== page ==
My choice for the General Audition at The Race next Saturday. I've decided
to do two monologues by two different characters in the same scene from a play.
One a bit long, one short -- but I believe doing them in context with each other
will make for an interesting audition program. Yes, they are contrasting.
Great weekend for the show. We had two full houses and all the audiences enjoyed the
show. In the grand tradition of live theatre, during one performance, somehow the
actors on stage at a certain point in Act I did a little
portion of a similar scene from Act II. The kudos for
getting things back into place go to John Spitler (Mr. Thompson), who was able to
come in with the right lines from the right scene and create what one cast member
called, an "Oh, Thank God!" moment. The audience had no idea anything was
amiss, which is the way you want such clusterbusts to be.
Ya gotta love Live Theatre!
Tonight I will be at The Guild both as producer but then also as an auditioner. I'm
going after any of the three adult men. The most interesting of the three, to me and
many other male actors in town, is Millet -- the "odd man with a hand
puppet" -- but any of the three adult men will be a good role. I suspect I have
the most chance as the husband, Richard, but what do I know? Tomorrow I miss
auditions because of the Human Race
acting class. Thus, the auditioner only gets one night and the producer has to again
recuse himself from the deciding discussions with the director about casting.
Speaking of The Race, I'm rethinking the audition program I have come up with for
the 2009/2010 Generals because I am starting to worry that one of the monologues,
though great text, is not dynamic enough as an audition piece. If I cut that one,
the other one will not work because it only makes sense for audition as a companion
piece to the first. Whatever I do, I must absolutely assure myself I walk in front of
the auditors on Saturday with a solid program that is burned into my memory cells.
I'm not going to repeat last year's embarrassing debacle.
So I've re-written this entry several times to keep from coming off like a morose
goof with silly pitifulness emanating from the fiber of my being. What we have here
is what we usually have from me after an audition: my sense being that I blew it.
The assessment I arrive at is that I performed weakly, gave a lame audition. Like
most always, I don't feel good at all about this one. It has been proven that the
state of emotional response I walk away from an audition feeling has nothing to do
with anything except for the state of emotional response I walk away from an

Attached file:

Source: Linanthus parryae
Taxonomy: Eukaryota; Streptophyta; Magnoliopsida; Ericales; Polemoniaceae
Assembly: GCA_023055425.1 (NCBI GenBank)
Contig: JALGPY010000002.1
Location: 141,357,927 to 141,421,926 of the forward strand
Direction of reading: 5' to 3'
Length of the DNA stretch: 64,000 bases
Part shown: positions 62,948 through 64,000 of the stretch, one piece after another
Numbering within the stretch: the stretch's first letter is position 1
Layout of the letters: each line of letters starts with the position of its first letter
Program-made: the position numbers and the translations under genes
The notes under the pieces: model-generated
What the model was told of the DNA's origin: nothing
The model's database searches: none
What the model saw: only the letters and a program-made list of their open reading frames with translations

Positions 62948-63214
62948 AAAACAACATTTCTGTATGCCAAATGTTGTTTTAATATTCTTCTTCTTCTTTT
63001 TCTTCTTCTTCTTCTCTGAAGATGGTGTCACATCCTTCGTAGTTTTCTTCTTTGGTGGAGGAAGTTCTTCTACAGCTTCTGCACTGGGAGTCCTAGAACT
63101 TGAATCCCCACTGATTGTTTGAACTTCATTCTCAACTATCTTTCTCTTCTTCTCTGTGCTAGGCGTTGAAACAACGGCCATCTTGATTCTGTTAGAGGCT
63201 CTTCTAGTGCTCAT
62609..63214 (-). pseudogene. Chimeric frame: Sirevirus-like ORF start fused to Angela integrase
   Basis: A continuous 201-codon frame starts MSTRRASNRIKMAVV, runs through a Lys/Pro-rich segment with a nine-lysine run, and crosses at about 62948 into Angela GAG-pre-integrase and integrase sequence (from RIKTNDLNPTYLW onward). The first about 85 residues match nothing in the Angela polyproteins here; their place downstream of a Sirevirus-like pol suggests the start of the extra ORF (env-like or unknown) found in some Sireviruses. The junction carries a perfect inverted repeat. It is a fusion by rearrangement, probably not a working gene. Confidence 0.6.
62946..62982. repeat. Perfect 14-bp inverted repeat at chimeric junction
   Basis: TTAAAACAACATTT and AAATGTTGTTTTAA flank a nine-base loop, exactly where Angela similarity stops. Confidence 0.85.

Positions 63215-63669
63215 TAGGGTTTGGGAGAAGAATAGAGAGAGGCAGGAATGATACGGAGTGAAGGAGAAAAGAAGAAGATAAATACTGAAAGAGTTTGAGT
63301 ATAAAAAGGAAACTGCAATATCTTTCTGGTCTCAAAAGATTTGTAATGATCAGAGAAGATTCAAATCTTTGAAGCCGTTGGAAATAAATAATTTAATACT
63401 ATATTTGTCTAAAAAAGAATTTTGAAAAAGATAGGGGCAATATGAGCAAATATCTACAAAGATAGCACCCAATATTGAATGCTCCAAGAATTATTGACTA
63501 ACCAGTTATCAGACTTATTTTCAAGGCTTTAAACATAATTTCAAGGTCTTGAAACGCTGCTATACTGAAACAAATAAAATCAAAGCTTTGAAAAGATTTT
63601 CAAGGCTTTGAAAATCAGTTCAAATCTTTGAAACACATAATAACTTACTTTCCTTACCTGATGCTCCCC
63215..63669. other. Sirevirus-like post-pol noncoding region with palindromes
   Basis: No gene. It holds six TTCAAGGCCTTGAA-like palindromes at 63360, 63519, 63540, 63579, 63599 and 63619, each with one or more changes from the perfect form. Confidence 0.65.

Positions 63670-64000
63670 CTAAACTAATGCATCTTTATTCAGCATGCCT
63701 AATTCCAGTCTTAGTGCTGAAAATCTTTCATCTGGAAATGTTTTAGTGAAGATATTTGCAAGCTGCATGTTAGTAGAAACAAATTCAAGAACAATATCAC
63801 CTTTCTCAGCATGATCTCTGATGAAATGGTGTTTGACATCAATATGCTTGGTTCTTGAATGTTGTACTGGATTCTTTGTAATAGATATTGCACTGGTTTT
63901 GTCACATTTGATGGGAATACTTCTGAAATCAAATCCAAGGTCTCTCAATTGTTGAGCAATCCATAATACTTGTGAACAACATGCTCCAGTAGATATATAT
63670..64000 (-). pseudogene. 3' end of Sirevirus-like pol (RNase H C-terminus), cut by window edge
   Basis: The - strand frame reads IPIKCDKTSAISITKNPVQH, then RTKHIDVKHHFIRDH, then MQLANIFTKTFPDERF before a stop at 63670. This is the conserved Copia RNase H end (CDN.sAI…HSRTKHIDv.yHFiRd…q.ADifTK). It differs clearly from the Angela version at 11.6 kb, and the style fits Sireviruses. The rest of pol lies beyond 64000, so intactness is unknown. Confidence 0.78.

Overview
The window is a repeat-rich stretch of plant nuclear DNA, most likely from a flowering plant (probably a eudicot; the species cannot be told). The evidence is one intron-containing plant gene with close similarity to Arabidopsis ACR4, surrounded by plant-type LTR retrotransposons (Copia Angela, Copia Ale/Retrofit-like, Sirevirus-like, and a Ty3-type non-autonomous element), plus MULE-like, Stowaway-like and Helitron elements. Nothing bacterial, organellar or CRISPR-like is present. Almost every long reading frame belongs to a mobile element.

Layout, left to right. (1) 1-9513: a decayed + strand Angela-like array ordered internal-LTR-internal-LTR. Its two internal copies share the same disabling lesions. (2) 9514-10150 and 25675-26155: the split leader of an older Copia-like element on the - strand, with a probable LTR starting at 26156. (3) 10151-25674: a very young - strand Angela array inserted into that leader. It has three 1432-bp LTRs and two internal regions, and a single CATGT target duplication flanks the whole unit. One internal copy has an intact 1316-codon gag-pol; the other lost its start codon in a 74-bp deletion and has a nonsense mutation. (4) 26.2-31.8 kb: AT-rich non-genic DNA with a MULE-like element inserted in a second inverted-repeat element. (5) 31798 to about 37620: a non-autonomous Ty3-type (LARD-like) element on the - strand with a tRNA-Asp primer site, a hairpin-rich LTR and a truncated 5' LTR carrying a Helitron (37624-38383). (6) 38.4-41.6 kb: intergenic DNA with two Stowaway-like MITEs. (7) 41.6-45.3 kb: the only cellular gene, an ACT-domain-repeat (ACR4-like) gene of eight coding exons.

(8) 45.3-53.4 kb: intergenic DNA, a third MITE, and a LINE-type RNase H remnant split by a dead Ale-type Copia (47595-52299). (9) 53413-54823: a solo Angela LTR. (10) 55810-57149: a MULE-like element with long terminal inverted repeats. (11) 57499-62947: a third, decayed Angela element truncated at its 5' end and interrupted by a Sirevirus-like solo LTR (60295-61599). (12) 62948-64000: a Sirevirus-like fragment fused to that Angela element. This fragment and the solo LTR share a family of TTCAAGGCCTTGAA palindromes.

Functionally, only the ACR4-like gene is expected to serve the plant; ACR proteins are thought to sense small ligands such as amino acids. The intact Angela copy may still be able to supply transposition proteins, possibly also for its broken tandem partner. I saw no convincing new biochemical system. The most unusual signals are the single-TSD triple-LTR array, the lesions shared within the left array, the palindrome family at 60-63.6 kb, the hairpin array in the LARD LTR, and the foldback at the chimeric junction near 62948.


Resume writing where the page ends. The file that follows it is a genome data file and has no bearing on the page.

Like usual, I am convinced that I am right that I tanked the audition last night.
Other actors who may read this probably have some similar reactions and will know,
just as others who for whatever reason follow this blog, that I am often quite wrong
about my success at an audition. I have been flabbergasted to be cast off of what I
felt was a horrible audition performance and conversely thrown a kilter by not being
cast when I was sure (and in a couple cases will go to my m0+=3&?#c%!&g grave,
sure) I gave the hands down best work and was the right guy for the
role. So, despite that I am convinced I will not get to be on the Salem Guild stage
one more time before we move, I have to admit, I gage this stuff badly. It's all
part of the ritual dance.
But really.....I'm absolutely sure I will not be cast.
Robert Martin, my scene mate and I met before the Fuddy Meers audition to
work on the portion of the scene we are doing from Three Days of Rain by
Richard Greenberg. It has challenging language and we both had to work at getting
ourselves closer to a good read. I myself know that between getting off work today
and class this evening, I will be working more on my character, Ned.
As I wrote in an earlier entry, Ned stutters and it is demanding to work that
stuttering into the rhythm of his dialogue, especially the tense moments when he
and Theo (Robert) are jousting in a heated argument. Then, there's that Ned gets so
upset he begins to hyperventilate and almost has a heart attack.
During our little rehearsal last night I acted that out, rather awkwardly, along with
experiencing a struggle as I searched to get that rhythm. None of it came together
in spades for me. Ned recovered a bit too much after the physical breakdown, too. I
know I'll get it all, but I ain't got it yet.
ACTOR IN FLUX:
The oscillation of my audition program for this coming Saturday's general for the
09/10 HRTC season is again focused on
my original idea. My current thought is that rather than abandon the plan because
the longer monologue may not be dynamic enough, I should work to infused more